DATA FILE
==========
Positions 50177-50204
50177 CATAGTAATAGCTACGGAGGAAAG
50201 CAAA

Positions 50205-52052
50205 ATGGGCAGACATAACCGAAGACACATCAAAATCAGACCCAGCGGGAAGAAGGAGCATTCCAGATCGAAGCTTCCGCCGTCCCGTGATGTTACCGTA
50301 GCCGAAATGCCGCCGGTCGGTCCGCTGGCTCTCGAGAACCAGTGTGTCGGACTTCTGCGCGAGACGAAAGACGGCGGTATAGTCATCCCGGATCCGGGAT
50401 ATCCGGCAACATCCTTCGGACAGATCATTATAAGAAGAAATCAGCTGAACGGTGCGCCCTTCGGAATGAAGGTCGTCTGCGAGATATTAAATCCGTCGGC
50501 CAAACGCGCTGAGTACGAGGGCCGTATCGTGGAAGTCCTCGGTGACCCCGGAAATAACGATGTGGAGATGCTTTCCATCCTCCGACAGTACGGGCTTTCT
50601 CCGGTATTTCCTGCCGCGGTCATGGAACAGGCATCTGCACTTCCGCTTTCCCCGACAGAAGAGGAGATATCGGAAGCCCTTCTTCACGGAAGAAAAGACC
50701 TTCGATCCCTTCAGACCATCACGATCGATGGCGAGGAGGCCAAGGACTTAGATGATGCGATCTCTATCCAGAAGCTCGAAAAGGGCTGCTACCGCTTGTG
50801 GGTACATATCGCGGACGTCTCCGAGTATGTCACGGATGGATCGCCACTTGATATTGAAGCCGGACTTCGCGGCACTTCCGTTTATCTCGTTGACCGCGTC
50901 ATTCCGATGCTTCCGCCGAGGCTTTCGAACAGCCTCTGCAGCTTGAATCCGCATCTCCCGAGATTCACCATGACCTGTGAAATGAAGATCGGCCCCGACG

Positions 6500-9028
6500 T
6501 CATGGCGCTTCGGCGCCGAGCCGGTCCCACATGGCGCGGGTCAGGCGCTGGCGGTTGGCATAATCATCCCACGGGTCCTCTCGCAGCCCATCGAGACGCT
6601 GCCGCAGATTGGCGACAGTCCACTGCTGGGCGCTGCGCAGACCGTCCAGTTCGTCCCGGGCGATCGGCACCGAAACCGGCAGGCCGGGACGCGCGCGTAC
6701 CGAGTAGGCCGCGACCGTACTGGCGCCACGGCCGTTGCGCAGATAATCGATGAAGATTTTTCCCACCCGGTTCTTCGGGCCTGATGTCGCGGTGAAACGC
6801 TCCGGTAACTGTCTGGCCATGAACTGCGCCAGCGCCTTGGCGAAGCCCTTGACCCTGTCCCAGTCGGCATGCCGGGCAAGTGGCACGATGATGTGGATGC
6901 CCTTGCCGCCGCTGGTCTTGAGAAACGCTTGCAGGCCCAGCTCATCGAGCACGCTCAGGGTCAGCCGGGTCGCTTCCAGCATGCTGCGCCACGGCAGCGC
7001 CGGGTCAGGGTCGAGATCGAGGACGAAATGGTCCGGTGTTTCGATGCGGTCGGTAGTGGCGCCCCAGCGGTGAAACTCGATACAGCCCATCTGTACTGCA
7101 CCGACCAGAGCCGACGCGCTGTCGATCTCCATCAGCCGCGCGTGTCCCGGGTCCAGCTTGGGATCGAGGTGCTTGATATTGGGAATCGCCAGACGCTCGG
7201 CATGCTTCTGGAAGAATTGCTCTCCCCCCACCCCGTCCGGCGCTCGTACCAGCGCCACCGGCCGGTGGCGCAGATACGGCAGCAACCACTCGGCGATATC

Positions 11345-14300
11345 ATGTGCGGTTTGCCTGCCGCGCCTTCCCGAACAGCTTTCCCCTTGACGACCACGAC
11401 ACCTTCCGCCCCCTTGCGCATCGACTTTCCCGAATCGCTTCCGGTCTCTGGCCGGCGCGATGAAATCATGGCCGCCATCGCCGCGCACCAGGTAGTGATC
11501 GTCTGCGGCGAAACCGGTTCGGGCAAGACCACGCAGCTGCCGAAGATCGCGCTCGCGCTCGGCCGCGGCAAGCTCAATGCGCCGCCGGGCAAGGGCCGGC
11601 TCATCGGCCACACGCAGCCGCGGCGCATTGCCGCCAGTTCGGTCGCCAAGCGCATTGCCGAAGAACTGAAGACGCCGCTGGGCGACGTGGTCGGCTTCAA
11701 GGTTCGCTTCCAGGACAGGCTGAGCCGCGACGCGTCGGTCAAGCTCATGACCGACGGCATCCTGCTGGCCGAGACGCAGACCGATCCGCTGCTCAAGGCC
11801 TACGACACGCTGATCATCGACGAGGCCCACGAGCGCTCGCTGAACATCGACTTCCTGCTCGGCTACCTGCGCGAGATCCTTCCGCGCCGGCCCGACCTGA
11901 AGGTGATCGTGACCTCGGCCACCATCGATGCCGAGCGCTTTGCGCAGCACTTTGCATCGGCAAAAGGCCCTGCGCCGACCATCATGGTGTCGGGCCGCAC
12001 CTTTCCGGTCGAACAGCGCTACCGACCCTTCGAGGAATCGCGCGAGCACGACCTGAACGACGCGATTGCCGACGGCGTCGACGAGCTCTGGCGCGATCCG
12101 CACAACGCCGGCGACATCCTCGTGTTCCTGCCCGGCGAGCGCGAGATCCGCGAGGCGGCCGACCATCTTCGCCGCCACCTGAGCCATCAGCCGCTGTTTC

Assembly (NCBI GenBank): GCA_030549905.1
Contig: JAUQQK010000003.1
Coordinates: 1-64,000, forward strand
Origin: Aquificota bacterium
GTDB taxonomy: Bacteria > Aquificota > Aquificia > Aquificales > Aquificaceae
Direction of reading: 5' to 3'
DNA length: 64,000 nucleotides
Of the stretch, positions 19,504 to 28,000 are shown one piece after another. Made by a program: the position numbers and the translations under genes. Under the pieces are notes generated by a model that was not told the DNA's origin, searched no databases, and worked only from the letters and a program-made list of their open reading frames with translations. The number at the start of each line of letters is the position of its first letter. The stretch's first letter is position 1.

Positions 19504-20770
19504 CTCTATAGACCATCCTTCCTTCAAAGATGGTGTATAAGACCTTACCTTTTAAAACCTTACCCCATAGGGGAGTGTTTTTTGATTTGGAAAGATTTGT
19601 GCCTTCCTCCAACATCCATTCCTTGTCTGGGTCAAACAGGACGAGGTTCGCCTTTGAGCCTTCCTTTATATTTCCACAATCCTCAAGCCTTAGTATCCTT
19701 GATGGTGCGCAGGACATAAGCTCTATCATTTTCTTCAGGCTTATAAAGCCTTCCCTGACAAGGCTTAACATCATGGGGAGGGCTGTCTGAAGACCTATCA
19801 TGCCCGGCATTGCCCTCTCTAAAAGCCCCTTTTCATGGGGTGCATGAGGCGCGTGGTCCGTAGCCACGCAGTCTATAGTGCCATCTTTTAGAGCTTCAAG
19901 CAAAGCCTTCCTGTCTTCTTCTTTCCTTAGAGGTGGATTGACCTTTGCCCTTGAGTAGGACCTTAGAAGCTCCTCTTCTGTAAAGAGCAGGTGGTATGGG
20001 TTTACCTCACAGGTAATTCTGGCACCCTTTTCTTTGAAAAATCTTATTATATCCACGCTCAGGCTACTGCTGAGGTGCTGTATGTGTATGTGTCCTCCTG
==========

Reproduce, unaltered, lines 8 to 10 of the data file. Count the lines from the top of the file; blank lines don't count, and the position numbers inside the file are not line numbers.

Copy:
50501 CAAACGCGCTGAGTACGAGGGCCGTATCGTGGAAGTCCTCGGTGACCCCGGAAATAACGATGTGGAGATGCTTTCCATCCTCCGACAGTACGGGCTTTCT
50601 CCGGTATTTCCTGCCGCGGTCATGGAACAGGCATCTGCACTTCCGCTTTCCCCGACAGAAGAGGAGATATCGGAAGCCCTTCTTCACGGAAGAAAAGACC
50701 TTCGATCCCTTCAGACCATCACGATCGATGGCGAGGAGGCCAAGGACTTAGATGATGCGATCTCTATCCAGAAGCTCGAAAAGGGCTGCTACCGCTTGTG